The luckier groups wake up at four in the morning to stand in line. Others arrive after walking for two days. They all come to receive free health care or dental work, and they all leave after being treated by a physician, nurse, or dentist. More importantly, they walk away with an education.
Nurse auxiliary graduates
rural health
Doing More with Less: Dr. Emily Dow and Doctors of the World in Chiapas, Mexico
The partnership between DOW and the Hospital San Carlos in Altamirano, Chiapas, began in 1994 when the Zapatista uprising led to the mass departure of local healthcare workers in response to the unrest and violence. Nearly half of the citizens in Chiapas are indigenous Mayan, and a quarter of the population does not speak Spanish. With a history of neglect and discrimination, this community already suffered from high rates of malnutrition, maternal mortality, and tuberculosis.
Steven Lin and Elizabeth Chao
infectious disease
Treating a Stealthy Killer: Hep B Free at the Pacific Free Clinic
Beginning with only free screening and counseling, the clinic has been an unqualified success. It now offers a full range of free services, from screening to immunizations to treatment referral and follow-up care. All are dedicated to providing education and care to this underserved community.
A happy patient
dental care
Medical Teams International and the Mobile Dental Program
Over 600 students fill the classrooms of Vose Elementary School, in Beaverton, Oregon, a diverse student body in a district where 61 different languages are represented. But there is one issue that unites many of the students -- lack of dental care. And so, on a cold winter day, students venture outside to a large Winnebago in the school parking lot.
Dr. Jill Ginsberg and patient
free clinic
Jill Ginsberg, MD, and the North by Northeast Community Health Center
Like people all over the US, many residents of Oregon lack medical insurance. They often skimp on or skip entirely the medication they need, and they use the emergency room when their symptoms can no longer be ignored. Fortunately for the people in north and northeast Portland, Oregon, Dr. Jill Ginsberg is motivated by her faith and inspired by her mentors to serve the uninsured and underserved.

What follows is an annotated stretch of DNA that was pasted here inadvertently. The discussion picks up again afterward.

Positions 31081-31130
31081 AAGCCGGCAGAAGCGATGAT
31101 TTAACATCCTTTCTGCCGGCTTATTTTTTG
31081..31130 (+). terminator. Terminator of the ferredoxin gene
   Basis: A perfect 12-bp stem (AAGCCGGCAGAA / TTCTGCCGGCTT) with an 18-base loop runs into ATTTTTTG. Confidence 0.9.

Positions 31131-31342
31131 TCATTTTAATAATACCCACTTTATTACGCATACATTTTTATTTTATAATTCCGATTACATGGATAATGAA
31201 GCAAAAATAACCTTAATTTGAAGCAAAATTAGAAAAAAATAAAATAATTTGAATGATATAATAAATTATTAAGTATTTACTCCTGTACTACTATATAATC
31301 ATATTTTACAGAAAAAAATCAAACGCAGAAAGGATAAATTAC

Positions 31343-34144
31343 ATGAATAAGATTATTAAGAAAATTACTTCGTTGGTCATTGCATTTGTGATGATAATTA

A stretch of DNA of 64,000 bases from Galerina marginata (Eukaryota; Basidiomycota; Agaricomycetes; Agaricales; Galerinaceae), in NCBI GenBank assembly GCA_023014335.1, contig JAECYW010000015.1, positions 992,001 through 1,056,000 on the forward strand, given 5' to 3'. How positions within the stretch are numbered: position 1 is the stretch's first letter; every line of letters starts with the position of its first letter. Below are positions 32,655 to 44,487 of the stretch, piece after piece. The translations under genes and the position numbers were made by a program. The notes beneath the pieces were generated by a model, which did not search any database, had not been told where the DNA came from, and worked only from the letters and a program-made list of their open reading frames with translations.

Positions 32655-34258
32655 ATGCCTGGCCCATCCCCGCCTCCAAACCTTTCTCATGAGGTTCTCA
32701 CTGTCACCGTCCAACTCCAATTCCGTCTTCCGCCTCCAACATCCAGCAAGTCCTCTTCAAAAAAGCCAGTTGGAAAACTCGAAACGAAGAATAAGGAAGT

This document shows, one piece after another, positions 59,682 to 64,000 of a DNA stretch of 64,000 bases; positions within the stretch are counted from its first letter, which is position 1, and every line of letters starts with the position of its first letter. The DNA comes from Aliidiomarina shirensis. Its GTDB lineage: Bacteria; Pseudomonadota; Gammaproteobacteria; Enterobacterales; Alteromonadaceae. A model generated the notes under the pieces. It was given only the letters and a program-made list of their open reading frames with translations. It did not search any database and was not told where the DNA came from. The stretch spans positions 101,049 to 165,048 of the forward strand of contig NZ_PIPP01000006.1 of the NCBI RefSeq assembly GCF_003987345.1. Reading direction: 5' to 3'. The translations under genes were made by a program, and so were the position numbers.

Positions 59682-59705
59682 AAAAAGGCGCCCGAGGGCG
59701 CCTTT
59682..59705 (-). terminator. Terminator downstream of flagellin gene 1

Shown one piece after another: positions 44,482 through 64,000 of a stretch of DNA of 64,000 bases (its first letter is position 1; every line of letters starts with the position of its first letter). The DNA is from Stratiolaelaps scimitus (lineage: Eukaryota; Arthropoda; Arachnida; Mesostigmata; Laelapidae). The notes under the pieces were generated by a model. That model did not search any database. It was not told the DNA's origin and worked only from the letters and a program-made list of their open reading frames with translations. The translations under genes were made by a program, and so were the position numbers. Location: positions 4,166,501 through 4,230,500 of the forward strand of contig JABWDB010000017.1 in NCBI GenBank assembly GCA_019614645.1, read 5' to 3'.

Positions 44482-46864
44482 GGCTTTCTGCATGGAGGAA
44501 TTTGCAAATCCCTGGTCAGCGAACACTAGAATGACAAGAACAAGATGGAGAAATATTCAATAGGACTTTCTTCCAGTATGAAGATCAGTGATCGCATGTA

Serle Epstein examining a patient
rural health
Serle Epstein, MD, and the Mission Clinic of Our Lady of Guadalupe, Ecuador
Perhaps it was serendipity. Perhaps it was how God answered the Padre's prayers. Perhaps it was just meant to be.
Dr. Samuel So with children in Qinghai
infectious disease
Passionate About Preventing Hepatitis B: Dr. Samuel So, the Asian Liver Center, and the Jade Ribbon Campaign
Sam has traveled to parts of China with the greatest burden of hepatitis B to provide catch up doses for children. In partnership with student interns and support of the local government, Sam was able to immunize over 100,000 preschool- and kindergarten-aged children with the entire hepatitis B series.
Alex at her first lemonade stand
Alex's Lemonade Stand
Like many kids her age, four-year old Alex Scott set up a lemonade stand in her front yard to earn some extra money. What sets Alex apart from her peers is that she did not want to spend the money on some new toy. Rather, she planned to donate the proceeds from her lemonade sales to "her hospital" to help her doctors find a cure for childhood cancer.
Oheneba Boachie-Adjei, MD
surgical care
FOCOS: World-Class Orthopedist Brings the Caring Home
And then, in the mid-1990s, Boachie-Adjei went home, but not alone. He brought along an entire orthopedic team. Using his own money for startup costs, Boachie-Adjei established a foundation providing orthopedic spine services to people in Ghana, Barbados and other countries unable to afford adequate medical care.